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Mobile development has undergone some changes in recent years. A big influence has been Google, which among its various efforts is pushing the Android software stack (including an application framework and SDK, a virtual machine, a DB and a browser) for mobile devices. The software represents yet another attempt to make Web apps ‘play nice’ on cell phones and other mobile devices.
With the new approaches to software services in mind, Microsoft made a new foray into the mobile space today with news of a Windows Live Mobile Developer Program, enabling programmers to develop mobile versions of its Windows Live services. Windows Live services include Hotmail, Messenger, Photo Gallery photo sharing, and Spaces personal blogs. The announcement came at the Mobile World Congress in sunny Barcelona.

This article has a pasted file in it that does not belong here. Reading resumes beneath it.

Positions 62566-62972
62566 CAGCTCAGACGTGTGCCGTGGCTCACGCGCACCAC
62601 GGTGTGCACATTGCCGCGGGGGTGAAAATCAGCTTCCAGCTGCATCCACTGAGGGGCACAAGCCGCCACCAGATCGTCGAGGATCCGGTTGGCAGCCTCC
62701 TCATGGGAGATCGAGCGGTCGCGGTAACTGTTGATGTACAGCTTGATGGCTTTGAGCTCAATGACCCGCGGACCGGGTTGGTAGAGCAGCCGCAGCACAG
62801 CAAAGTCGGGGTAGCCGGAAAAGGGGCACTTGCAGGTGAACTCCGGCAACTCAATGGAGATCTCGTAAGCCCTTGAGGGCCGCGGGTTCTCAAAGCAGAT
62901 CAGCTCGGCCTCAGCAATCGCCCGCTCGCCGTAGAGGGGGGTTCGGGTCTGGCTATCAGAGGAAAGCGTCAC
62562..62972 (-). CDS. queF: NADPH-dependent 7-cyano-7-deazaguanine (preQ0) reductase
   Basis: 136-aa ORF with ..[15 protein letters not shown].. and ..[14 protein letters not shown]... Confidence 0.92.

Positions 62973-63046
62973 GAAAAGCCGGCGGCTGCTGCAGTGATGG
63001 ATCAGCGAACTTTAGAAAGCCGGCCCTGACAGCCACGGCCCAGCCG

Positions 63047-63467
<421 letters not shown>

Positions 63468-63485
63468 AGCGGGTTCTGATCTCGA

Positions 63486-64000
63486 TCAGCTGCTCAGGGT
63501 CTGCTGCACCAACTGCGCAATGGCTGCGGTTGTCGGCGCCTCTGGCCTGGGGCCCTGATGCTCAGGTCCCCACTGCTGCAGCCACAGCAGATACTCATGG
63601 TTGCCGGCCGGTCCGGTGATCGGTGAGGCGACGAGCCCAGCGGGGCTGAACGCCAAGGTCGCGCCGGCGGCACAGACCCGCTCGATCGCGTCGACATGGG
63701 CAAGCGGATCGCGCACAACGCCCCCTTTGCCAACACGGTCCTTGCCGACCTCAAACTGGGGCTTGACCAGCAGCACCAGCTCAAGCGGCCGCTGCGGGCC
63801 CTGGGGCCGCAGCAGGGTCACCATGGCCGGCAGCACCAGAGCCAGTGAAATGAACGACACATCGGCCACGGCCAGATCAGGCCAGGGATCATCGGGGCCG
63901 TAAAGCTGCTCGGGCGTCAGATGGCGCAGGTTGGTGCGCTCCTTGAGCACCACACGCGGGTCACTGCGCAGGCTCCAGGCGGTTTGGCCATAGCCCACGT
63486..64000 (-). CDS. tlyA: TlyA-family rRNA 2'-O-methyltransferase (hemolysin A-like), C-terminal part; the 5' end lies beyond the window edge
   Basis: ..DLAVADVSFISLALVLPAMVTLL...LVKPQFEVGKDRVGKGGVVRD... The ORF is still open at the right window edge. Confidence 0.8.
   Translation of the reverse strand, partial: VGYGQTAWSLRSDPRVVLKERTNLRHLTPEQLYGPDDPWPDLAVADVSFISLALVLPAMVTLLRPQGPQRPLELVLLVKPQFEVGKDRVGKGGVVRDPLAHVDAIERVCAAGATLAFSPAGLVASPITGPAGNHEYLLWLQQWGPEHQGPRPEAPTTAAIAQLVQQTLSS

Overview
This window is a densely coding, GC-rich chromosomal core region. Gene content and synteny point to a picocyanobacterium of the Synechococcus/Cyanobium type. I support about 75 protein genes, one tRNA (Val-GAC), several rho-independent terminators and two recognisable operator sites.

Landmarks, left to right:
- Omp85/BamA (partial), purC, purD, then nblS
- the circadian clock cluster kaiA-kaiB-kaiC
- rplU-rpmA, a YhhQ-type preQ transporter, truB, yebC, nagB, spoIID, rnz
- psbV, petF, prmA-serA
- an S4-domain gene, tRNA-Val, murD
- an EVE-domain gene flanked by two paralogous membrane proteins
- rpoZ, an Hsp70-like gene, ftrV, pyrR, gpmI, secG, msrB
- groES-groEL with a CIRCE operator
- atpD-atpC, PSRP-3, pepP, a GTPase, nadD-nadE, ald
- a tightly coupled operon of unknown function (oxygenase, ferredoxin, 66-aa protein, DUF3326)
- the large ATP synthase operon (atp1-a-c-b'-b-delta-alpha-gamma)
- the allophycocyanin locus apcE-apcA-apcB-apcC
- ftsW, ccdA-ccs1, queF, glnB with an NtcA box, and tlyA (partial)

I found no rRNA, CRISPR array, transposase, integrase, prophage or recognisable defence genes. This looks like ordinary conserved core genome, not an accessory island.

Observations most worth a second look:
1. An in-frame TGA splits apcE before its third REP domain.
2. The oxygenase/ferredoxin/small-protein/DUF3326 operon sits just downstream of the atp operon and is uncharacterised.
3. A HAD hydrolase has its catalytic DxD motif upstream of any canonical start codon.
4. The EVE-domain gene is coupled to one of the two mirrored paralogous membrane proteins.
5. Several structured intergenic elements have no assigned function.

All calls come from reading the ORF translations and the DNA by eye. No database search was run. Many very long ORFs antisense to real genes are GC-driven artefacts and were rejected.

At the same time, Microsoft entered into an agreement to acquire Danger Inc., a maker of software for consumer handset applications, most notably, the Sidekick cell phone. The cost of the deal was not disclosed, but it is presumably less than Microsoft’s recent $40-billion-plus offer for Yahoo! Some former Danger principals are working on Android within Google.